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How To Hang Your Frame On Drywall

You just moved into your new place, and you’re excited to move in, get settled, and, of course, put all your favorite frames on the wall. But you run into a slight issue; the place you just moved into has drywall — that weaker form of siding that isn’t the best for holding frames, even if ours are somewhat lightweight. This is why we created this guide on How To Hang Your Frame On Drywall.

This can cause some frustration; you want your place to look its best, and the drywalls are creating an obstacle. Sometimes the walls can’t hold the screw you put into them, and that causes a big issue. This not only hampers your display but puts your frames in jeopardy, too. Frames aren’t built to sustain falls.

But we’re here to help. Even if you live in a place with the most brittle of drywall, there are steps you can take to ensure your frames hang for years to come, and they only come down in the event of you moving, or doing an impulse rearranging of your living space!

Use The Stud Behind The Wall

hanging art in bedroom

Drywall needs a foundation, just as any other building. For drywall, it’s a series of wooden panels called studs; they essentially act as the wall’s frame. Because, as we already stated, drywall isn’t very sturdy on its own! So it needs something to lean on so it doesn’t collapse on itself. The stud is usually solid wood and could do most of the legwork in keeping your frames up.

Drive the nail into the wood panel; and then hang your frame off the nail, and you should be all set.

But sometimes it’s not that easy. How do you find the stud behind the drywall? Let’s get into that. Just so you can do everything yourself, and get your frames on the wall as fast as possible.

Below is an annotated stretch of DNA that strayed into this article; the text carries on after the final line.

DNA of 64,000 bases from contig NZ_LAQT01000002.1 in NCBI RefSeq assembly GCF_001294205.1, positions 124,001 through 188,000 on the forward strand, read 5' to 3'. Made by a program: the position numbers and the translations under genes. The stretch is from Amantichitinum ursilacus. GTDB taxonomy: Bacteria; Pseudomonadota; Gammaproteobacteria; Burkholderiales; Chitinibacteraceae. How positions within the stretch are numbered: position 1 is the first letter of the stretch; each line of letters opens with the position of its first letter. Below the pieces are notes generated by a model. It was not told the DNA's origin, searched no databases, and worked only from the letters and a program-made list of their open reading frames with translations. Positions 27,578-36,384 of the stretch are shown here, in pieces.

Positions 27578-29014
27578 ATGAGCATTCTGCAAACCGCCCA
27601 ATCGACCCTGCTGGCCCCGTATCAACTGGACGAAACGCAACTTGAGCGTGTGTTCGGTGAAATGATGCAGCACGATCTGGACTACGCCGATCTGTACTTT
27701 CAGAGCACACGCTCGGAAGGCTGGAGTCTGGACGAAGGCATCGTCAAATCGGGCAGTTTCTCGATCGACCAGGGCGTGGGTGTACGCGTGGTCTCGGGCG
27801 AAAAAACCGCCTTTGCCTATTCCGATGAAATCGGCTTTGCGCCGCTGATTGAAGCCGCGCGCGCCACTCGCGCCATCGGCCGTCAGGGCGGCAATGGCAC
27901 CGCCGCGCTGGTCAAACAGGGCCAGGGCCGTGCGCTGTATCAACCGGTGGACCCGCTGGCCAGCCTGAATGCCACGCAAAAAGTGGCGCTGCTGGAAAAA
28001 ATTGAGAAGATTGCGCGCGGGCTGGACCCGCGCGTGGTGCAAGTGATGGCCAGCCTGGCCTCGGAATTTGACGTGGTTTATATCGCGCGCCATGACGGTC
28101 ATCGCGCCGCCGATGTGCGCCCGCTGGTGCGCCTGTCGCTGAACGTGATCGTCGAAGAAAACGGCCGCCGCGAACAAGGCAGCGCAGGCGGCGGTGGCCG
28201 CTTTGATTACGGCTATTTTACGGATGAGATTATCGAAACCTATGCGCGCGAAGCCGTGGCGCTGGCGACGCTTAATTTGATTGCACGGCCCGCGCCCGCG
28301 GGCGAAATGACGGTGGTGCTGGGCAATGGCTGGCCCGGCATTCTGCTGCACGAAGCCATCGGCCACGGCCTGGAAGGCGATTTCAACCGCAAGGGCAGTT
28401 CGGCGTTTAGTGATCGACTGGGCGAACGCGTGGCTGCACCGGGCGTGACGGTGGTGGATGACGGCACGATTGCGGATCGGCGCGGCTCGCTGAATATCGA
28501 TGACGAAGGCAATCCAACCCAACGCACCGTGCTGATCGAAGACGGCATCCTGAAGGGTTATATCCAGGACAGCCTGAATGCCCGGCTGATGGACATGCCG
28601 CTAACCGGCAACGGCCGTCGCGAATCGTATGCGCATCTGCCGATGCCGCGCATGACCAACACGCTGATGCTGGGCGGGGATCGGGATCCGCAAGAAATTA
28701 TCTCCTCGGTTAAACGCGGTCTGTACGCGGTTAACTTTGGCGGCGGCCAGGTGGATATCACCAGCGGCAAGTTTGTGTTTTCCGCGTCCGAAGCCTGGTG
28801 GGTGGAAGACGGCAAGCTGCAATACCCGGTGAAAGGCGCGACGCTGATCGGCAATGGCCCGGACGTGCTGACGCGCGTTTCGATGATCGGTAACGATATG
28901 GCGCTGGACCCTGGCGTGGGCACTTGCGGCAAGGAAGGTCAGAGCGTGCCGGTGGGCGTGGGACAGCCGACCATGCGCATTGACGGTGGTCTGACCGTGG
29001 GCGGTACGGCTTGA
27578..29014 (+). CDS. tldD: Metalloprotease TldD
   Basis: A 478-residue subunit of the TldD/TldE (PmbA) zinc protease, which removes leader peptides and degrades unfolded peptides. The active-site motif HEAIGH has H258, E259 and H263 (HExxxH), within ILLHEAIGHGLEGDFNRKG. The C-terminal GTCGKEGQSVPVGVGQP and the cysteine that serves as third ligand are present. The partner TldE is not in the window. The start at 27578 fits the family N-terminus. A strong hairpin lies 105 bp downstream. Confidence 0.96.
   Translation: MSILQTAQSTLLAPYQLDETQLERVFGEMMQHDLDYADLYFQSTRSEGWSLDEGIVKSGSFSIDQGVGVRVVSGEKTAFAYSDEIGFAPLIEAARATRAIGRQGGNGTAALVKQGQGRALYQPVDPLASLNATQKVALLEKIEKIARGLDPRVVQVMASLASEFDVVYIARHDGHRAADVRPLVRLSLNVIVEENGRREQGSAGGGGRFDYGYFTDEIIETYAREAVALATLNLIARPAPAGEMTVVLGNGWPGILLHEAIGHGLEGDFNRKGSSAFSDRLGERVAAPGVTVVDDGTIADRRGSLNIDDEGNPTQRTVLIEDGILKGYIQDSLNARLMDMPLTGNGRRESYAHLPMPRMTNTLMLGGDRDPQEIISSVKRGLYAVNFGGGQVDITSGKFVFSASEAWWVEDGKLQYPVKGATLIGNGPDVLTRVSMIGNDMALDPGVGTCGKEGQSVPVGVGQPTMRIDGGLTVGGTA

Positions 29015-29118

How To Locate the Stud on The Wall

gallery wall in living room

If you have some disposable income and want to do things in a quicker and more fancy way, there are tons of stud locaters you can purchase at your local hardware store — or online. While we can’t recommend one over another, as we don’t produce them, it’s still probably the easiest way to find a stud behind your drywall and get your framing journey fully underway. And it’s pretty simple how a stud finder works; you just run it along the wall and wait for the device to indicate that you are hovering it over a stud. From there, just mark the location with a pencil, and you are good to go.

Another low-tech trick you can try is just shining a flashlight on the wall and look for irregularities — things that disrupt the smoothness of your wall. Those might be caused by nails or other such tools that fasten the foundation to the wall itself — in other words, the stud. You could try locating that and testing it out by hammering the nail into the wall. If everything holds after putting the frame on the nail, you should be good to go!

Studs can range anywhere from 16″ to 24″ apart, depending on the exact function they perform. So once you find one, finding others shouldn’t be too difficult. A measuring tape might be handy, though, for spacing everything out and making sure things are all accurate!

Getting The Hang Of It

hanging large frame

Drywall can definitely be challenging. It’s not the strongest material, and if you aren’t careful, it can cause a frame avalanche, which is not something anyone wants. Luckily, though, drywall has a foundation of studs that’s a bit stronger than it is, which can support the weight of your frames just fine.

Of course, if you have any other questions, you can feel free to reach out to us; we’d be happy to do our best to help you out.


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